A jealous friend sets out to sabotage a young woman’s upcoming marriage in “Mere yaar ki shaadi hai,” an entertaining, well-tooled piece of masala fluff with no pretensions other than to send auds out whistling the title number with a smile on their faces. Lacking major marquee names but carrying the Yash Chopra-produced trademark, pic opened very strongly in India June 7, beating out two much-hyped dramas about ’20s freedom fighter Bhagat Singh, and looks to have legs as well.
Latest production from the Chopra fold carries all the hallmarks of the veteran producer (glossy look, yarn set in an extended family, lectures on responsibility and values), with plentiful echoes of his previous pics but without a massive budget or superstars like Shah Rukh Khan or Amitabh Bachchan to give it extra clout. Instead, we get a bunch of youngsters — Uday Chopra and Jimmy Shergill from the Chopra family’s “Mohabbatein” (2000), newcomer Sanjana, and babe du jour Bipasha Basu — backed up by older reliables playing family members.
Popular on Variety
At every level (casting, budget, songs, production values), pic is one notch down from a Chopra super-production, but it still makes a fine entry-level Bollywood pic. And anyone who thinks “Monsoon Wedding” was actually representative of contemporary Bollywood should just take a look at the real thing here.
In an evident attempt to boost him to star status, Uday Chopra is given the lead role of Sanjay Malhotra, an unlucky-in-love playboy who platonically shares a spacious Mumbai apartment with drop-dead gorgeous model Ria (Basu). One day, he gets a surprise call from his childhood friend, Anjali (Sanjana), who’s just returned to India and announces she’s getting married. Sanjay is shocked and, after Ria tells him it’s because he’s in love with Anjali, the not-too-smart lothario flies up north to Dehra Dun to spike the matrimonial.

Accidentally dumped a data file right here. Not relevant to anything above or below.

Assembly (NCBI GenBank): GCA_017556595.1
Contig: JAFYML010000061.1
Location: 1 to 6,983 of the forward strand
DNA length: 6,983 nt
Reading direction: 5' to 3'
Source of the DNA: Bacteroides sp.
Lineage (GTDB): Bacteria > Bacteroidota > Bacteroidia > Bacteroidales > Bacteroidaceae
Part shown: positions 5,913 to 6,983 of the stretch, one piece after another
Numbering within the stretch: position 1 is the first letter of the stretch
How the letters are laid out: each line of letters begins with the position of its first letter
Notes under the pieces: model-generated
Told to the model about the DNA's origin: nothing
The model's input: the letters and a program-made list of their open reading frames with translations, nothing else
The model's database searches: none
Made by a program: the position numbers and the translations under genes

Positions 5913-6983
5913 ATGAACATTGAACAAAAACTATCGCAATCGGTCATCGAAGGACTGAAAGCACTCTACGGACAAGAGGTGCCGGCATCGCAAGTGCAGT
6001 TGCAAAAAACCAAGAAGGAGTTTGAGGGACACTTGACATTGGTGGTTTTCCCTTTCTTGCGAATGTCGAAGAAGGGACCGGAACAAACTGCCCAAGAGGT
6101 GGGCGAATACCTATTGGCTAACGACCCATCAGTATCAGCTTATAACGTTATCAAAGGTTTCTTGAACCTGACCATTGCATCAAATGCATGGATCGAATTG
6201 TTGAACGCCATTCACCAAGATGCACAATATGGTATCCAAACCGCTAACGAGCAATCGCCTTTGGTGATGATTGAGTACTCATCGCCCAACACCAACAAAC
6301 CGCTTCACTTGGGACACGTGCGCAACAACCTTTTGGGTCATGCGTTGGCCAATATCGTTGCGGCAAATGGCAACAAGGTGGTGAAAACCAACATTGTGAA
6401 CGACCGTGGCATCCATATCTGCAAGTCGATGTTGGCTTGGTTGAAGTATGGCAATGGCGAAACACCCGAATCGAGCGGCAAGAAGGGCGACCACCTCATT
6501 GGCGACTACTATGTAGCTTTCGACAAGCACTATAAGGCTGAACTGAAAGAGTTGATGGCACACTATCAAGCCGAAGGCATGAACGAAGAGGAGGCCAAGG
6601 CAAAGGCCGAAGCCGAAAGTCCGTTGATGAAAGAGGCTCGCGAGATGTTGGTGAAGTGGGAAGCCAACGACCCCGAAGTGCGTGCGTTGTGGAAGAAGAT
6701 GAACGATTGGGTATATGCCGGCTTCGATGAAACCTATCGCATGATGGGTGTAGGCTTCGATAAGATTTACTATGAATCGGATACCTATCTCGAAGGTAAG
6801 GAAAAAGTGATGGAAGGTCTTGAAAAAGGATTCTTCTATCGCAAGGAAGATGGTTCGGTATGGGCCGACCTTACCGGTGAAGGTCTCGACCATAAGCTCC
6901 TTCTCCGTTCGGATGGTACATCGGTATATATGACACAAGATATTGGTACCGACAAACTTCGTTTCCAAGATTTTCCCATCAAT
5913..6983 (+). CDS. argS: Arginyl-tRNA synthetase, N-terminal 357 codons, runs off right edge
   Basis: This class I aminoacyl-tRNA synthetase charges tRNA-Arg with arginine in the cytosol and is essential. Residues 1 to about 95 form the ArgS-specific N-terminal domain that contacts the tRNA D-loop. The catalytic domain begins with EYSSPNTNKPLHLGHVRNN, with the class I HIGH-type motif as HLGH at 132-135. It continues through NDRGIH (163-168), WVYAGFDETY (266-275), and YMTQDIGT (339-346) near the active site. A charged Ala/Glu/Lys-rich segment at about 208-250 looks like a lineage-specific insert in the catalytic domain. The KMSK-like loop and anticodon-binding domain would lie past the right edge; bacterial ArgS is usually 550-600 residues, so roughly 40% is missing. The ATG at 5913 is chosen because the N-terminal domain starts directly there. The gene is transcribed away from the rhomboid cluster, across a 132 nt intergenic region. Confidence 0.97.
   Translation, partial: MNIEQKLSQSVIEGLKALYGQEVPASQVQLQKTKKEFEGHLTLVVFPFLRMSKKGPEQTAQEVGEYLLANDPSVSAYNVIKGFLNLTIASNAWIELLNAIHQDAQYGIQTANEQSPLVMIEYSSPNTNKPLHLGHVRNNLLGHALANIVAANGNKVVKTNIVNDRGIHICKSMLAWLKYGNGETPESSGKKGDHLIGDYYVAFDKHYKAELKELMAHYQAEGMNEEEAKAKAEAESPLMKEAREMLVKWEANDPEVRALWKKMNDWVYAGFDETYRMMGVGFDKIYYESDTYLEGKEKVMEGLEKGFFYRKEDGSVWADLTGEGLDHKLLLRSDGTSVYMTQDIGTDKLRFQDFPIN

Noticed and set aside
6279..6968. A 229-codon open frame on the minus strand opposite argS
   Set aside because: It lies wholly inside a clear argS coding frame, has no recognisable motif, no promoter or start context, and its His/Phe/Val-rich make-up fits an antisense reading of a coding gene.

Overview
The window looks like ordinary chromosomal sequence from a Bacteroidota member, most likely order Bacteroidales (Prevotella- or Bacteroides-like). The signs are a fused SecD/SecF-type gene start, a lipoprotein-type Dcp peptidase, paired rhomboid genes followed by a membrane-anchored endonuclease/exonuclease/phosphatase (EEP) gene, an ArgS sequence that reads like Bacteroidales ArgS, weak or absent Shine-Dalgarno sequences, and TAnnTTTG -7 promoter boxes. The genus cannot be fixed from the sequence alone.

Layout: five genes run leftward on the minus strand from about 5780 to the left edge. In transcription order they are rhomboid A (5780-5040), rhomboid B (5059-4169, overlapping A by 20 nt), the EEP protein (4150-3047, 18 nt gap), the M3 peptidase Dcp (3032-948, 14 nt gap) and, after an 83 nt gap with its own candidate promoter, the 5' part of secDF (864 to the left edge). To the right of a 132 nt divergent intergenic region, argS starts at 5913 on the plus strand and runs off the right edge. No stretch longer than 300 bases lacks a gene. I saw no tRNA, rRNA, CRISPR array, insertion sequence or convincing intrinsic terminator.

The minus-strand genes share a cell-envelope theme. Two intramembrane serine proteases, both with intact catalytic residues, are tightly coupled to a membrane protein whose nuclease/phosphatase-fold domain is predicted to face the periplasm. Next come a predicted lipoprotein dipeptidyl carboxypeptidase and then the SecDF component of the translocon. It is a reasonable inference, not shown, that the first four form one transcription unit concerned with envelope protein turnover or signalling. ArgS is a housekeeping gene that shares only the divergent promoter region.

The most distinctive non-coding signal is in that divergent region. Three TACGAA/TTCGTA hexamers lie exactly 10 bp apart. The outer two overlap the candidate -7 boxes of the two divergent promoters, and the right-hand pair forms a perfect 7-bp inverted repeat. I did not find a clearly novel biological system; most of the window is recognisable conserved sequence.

When Anjali’s b.f., Rohit Khanna (Shergill), finally arrives from the U.S., he turns out to be a straight-arrow charmer who soon has Anjali’s vast family eating out of his hand. After various underhanded attempts to blacken Rohit’s rep, Sanjay openly tells him he’s out to win Anjali for himself — but he isn’t helped when Ria suddenly turns up claiming to be his girlfriend.
Though she’s billed as making only a “special appearance,” Basu is on screen for large chunks of the action, and her initial return, soon after the intermission, helps puts some dramatic lead back into the pic’s pencil. Shergill has developed considerably since his watery turn as Karan in “Mohabbatein,” and ex-model Sanjana — in a jaw-dropping collection of churidar-kurta — makes an impressive debut as Anjali. However, neither they nor the ingratiating Uday Chopra (an acquired taste at the best of times) can hold a candle to Basu in natural screen presence.
The musical numbers, including two family ensemblers, are well staged dramatically, and the title wedding number has a genuinely joyful bounce. A school reunion dance, meant to showcase the four leads together, unfortunately comes over as a poor relation of one in “Mohabbatein,” relying more on flashy cutting than anything else.
Script has an admirable leanness, partly due to the absence of any comic-relief characters (normally a genre staple), and subsidiary roles are colorful without being too overplayed. Tech credits, especially vet Sharmishta Roy’s tastefully extravagant sets, are all smooth. Hindi title (surprise, surprise) means “My Best Friend’s Wedding.”